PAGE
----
Everyone has a boss. Some are wonderful. Others are not. Whatever your particular situation might be, it is inevitable that you will have to interact with the person who supervises you. So here are 3 suggestions on how to impress the hell out of your boss:
Never, ever say “that’s not my job.” – From a purely legal standpoint, this could be a disaster. Most employment contracts that I have written, read, seen, or signed have a simple clause that many people miss. It is usually under the “duties” section. It reads something like this: “perform other duties that may be assigned.” That is your employer’s fail-safe. You signed the contract so you are bound by its contents. If you’re asked to do something that is outside the scope of your position, there is usually a pretty good reason that the boss is asking you to do it. Of course, you should never be forced to do something that would put you in danger of any kind and if you have a reasonable excuse as to why you may not be able to perform a task, by all means, state your case respectfully. But to refuse to do something outright is insanely stupid. Think about it this way – perhaps you are being asked to do something because the boss wants to see how you perform or wants to see your reaction. Your initial reaction will be viewed as a sign of your maturity and your willingness to be a team player. The boss might be considering you for a promotion. So don’t blow the chance to be accommodating! Now, if you feel that you are being taken advantage of, you need to talk to your boss’s boss before the situation gets any worse. Yes, for the record, I told you to talk to your boss’s boss.
Ask for more work. That’s right. Make it known that you are able to do more. We all know by now that the job market isn’t too great. So the very last thing that you want your boss to think is that the credit union has exhausted your skill set (and thus your usefulness) and that you have become expendable. You need to know about your job. That’s obvious. But why not learn about how other departments operate? You can do this without stepping on toes or crossing boundaries. Make sure the boss knows what you’re doing. This way if there ever comes a time (here’s hoping that time will never come) that your employer is put into the position of having to make cutbacks through the elimination of some positions, you’ve proven that you’re versatile and adaptable. As such, your name will hopefully not come up in those conversations.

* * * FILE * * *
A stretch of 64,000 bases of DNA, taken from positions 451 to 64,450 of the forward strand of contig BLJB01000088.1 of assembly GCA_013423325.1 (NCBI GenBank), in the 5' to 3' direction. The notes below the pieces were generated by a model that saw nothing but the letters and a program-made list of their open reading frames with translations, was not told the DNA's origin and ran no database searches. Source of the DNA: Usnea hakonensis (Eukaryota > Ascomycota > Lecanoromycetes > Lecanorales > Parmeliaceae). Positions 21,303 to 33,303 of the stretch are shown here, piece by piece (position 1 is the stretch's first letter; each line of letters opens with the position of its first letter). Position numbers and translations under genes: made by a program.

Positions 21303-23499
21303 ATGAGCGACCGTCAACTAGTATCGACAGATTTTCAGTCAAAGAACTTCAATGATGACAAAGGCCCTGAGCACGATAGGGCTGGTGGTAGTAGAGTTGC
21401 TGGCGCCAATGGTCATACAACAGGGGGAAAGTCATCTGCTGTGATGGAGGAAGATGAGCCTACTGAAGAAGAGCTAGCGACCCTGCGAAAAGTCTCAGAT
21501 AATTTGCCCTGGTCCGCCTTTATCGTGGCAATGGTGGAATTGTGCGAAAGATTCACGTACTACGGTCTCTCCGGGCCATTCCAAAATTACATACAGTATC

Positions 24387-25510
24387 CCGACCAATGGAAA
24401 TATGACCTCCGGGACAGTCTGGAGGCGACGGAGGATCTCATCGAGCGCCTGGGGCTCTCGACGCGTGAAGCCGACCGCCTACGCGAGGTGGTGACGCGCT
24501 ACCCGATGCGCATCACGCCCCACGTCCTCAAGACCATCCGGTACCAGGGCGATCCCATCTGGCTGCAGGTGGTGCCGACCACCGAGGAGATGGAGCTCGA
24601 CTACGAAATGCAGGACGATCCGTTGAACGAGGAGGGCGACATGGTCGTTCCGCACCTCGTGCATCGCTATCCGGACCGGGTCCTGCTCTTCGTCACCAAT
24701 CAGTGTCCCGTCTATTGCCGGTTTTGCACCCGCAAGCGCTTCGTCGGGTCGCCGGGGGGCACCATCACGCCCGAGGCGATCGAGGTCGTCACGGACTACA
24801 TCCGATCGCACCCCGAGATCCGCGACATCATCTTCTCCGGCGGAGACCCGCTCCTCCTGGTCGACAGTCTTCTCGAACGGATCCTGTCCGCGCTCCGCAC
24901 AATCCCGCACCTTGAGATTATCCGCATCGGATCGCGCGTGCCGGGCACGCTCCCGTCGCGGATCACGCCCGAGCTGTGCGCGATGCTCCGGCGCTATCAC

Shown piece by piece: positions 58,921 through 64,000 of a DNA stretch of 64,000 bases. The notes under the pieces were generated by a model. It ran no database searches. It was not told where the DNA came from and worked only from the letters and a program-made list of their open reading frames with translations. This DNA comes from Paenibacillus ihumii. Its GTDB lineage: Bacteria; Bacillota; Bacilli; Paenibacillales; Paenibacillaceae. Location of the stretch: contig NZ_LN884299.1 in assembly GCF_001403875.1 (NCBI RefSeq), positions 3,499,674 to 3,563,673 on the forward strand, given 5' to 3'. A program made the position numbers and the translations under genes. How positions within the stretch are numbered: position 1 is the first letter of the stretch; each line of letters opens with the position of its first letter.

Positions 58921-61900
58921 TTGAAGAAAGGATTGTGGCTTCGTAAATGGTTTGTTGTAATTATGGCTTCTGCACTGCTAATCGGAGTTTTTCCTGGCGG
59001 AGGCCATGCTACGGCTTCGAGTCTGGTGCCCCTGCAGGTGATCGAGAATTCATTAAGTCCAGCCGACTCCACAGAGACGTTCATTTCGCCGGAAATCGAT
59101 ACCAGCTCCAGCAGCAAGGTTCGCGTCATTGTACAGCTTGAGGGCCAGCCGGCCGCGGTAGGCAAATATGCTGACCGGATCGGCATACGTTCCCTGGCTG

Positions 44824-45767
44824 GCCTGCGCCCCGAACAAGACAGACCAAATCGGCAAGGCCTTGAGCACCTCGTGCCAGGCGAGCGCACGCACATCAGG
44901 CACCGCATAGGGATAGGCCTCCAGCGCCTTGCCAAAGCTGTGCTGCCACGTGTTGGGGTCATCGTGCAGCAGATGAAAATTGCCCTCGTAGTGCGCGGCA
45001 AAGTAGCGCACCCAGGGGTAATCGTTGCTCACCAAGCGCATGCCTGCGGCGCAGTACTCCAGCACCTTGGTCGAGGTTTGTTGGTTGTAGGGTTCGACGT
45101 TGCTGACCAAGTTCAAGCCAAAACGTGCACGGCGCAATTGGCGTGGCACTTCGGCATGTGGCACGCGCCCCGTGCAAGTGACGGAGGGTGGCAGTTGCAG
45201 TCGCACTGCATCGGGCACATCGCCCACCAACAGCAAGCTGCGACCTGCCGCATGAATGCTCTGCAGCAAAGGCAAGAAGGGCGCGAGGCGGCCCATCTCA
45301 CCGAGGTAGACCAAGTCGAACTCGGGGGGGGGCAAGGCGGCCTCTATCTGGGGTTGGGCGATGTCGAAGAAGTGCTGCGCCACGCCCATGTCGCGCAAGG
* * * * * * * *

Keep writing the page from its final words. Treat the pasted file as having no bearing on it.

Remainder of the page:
Be prepared for meetings. If you have asked for a meeting and the boss says yes, then you better not waste his or her time. Make sure that the reason for the meeting is crystal clear from the beginning. If you’re going to ask for more money (listen up marketing & BD folks!) or for permission to try something new, come to that meeting with DATA – numbers that you have crunched, examples of how other credit unions have done similar things and the results they enjoy and as much supporting documentation that you can muster. You don’t necessarily have to give all of that information to your boss at the meeting but you damn well want them to know that you have it (in case they want to take a look.) Of course, if the boss calls for a meeting and you don’t come prepared (and on time) well, that’s just silly.
Now all of this assumes that you have a somewhat decent relationship with your boss. If, however, you do all of the above (come prepared, make a good argument, support your analysis) and you still get nowhere over time, it could be that you just have a crappy boss. No one likes to work for a crappy boss. So start looking for other opportunities. If you’re miserable at work, you’re not going to be productive. If you’re not productive, they are going to fire you anyway. So make the first move and look for something that will make you truly happy and where you will be made to feel as if you are valued.